The ancient Mayan site of Bonampak—Painted Wall—lies in the Mexican state of Chiapas, close to the Guatemalan border. It houses the Temple of the Murals, with frescoes painted around 790 BCE. This site was still used for worship by indigenous Mayans when it was "discovered" in 1946, and since then, its stunning murals have been documented, photographed, and reproduced life-sized. Three rooms of paintings show us what life was like for the ancient Maya: there are images of warriors at battle; of the robing of priests and nobles; of a ceremony to mark a child as a noble heir; of a grand orchestra of musicians and instruments; and of a ceremony with dancers in fine costumes wearing masks of god. Hieroglyphic text dates the scene and gives the names of participants.

Ensambles’ fierce and joyful presentation is Artistic Director Zenón Barrón's choreography, based on wall paintings from the pyramid of Bonampak. Barrón spent two years researching Mayan culture, history, legend, religion, and aesthetics. He studied Mayan hieroglyph, fresco, bas-relief carvings, inscriptions, and looked at drawings and descriptions from the first Spanish writers of the colonial period. Then he defined characters and dramatic situations, designed costumes, and synthesized his research into folklórico ballet—to stage this elaborate re-creation of the Royal Court of the Ancient Maya. This dance brings to life the rich culture of Mexican ancestry, and shows how Maya maintained high mandates within their community.

The music was composed for this choreography by José Roberto Hernández from Tabasco, Mexico, using instruments seen in Bonampak frescoes, including the flauta (flute), big drums called cantaros, water gourds, and rain sticks.

The piece opens with the La Corte Maya Ceremonial—The Royal Court of the Ancient Maya—as the king and his warriors arrive at the Palace. In the next piece, Danza de Princesas y Doncellas, princesses and palace maids eagerly wait to present the king with offerings and dance. The princess is elected queen and honored as royalty. Then, in Danza de Guerreros y Doncellas and Los Reyes y Su Corte the warriors enact a ritual, and the dancers celebrate a great wedding ceremony for the king and the chosen princess.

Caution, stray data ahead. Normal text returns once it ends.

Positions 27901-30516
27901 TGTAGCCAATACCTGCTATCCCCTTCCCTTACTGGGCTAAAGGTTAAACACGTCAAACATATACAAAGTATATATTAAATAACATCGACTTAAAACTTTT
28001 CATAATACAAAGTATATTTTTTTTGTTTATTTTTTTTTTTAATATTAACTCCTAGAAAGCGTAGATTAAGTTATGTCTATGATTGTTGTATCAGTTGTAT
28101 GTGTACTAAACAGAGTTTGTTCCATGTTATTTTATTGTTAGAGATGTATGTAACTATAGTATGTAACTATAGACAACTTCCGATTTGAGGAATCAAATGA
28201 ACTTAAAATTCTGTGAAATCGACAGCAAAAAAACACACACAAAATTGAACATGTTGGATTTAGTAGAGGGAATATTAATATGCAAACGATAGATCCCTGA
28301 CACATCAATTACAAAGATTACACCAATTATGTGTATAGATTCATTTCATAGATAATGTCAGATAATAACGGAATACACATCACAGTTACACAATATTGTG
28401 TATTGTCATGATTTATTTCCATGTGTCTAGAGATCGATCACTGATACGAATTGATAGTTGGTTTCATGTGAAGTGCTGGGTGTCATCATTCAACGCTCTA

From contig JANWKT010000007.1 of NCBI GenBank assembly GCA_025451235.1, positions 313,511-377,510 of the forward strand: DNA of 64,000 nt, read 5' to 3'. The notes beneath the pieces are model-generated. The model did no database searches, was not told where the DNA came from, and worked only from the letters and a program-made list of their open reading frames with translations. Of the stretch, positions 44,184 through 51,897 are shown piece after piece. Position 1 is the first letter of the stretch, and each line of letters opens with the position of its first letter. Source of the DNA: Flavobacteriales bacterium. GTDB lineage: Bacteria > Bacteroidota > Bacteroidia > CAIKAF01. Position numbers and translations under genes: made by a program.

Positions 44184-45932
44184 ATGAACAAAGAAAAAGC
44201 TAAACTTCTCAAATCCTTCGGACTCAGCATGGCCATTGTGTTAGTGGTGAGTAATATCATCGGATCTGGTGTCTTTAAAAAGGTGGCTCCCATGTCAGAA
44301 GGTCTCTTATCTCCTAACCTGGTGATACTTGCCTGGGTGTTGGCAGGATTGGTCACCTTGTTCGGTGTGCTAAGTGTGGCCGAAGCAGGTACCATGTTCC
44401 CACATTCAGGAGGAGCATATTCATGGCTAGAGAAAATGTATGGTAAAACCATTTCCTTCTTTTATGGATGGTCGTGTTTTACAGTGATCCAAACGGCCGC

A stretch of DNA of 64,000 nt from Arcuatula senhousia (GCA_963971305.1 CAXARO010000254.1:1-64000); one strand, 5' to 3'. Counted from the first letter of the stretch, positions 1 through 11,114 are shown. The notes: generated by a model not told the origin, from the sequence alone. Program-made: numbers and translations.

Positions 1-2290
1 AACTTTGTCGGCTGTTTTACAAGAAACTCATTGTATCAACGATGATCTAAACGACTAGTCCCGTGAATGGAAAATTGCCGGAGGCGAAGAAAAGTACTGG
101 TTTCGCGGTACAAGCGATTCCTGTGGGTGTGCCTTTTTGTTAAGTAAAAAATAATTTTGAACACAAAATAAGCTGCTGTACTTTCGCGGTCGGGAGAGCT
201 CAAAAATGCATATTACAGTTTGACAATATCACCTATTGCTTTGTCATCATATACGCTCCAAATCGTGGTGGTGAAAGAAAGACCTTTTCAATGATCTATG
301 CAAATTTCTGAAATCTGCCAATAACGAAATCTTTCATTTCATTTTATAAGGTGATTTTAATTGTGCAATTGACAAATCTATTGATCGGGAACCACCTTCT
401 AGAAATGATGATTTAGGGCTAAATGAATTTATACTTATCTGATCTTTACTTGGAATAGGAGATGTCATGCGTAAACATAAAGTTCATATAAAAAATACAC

TITLE: Sones de Tierra Caliente de Apatzingan
DANCERS: Dominique Adams, Maria Anaya, Salvador Arellano, Maricela Benavides, Luis Cel, Hugo Flores, Isela Galvez, Monica Giese, Ashley Hernandez, Lorenzo Hernandez, Maria Luna, Wilfredo Manalo, Jesusa Nino, Juan Orosco, Carlos Padilla, Susana Saenz, Jenna Salvador, Jordan Salvador, Juan Carlos Tovar, Lupita Troncoso, Netzahualcoyotl Vidal
MUSICIANS: Saul Sierra Bajo (sexto), Zenón Barrón (cajón), Fernanda Bustamente (violin), Nydia Gonzalez (arpa), Jose Roberto Hernandez (vihuela)

Ensambles Ballet Folklórico de San Francisco performs a suite of three sones from Apatzingan. In Mexico a son is a lively social form of music incorporating stringed instruments, poetic, anecdotal songs, and energetic dance. Sones de Tierra Caliente de Apatzingan begins with the son, El Cura de Apatzingan, about a priest of a church that does not want to console the faithful for their indiscretions with the women of the town. The second piece, El Gusto Federal, describes the struggle for freedom between the foreigners and the indigenous people of the town of San Juan Guetamo. Political and religious values are imbedded within the poetry of the song. The lyrics in the final piece, El Son de la Morisqueta, express the pride the people of Apatzingan have towards their land and their rich cuisine. The area is abundant with roses and lemon trees, and morisqueta is a kind of Spanish rice dish often made with onions, chorizo, and tomatoes.

The sones are reminiscent of the flamenco and Andalusian dances that came with the European colonizers from Andalusia, Spain. The musical ensemble is known as a conjunto de arpa grande because the most significant instrument in the group is the large 35-stringed harp. During the performance it is customary for one of the musicians to use the harp’s resonance box as a percussion instrument, adding to the dramatic effect of the performance.


TITLE OF PIECE: Danza de los Negritos
DANCERS: Salvador Arellano, David Ayala, Maricela Benavides, Luis Cel, Hugo Flores, Jesus Gomez, Maria Luna, Wilfredo Manalo, Omar Morales, Juan Orozco, Netzahualcoyotl Vidal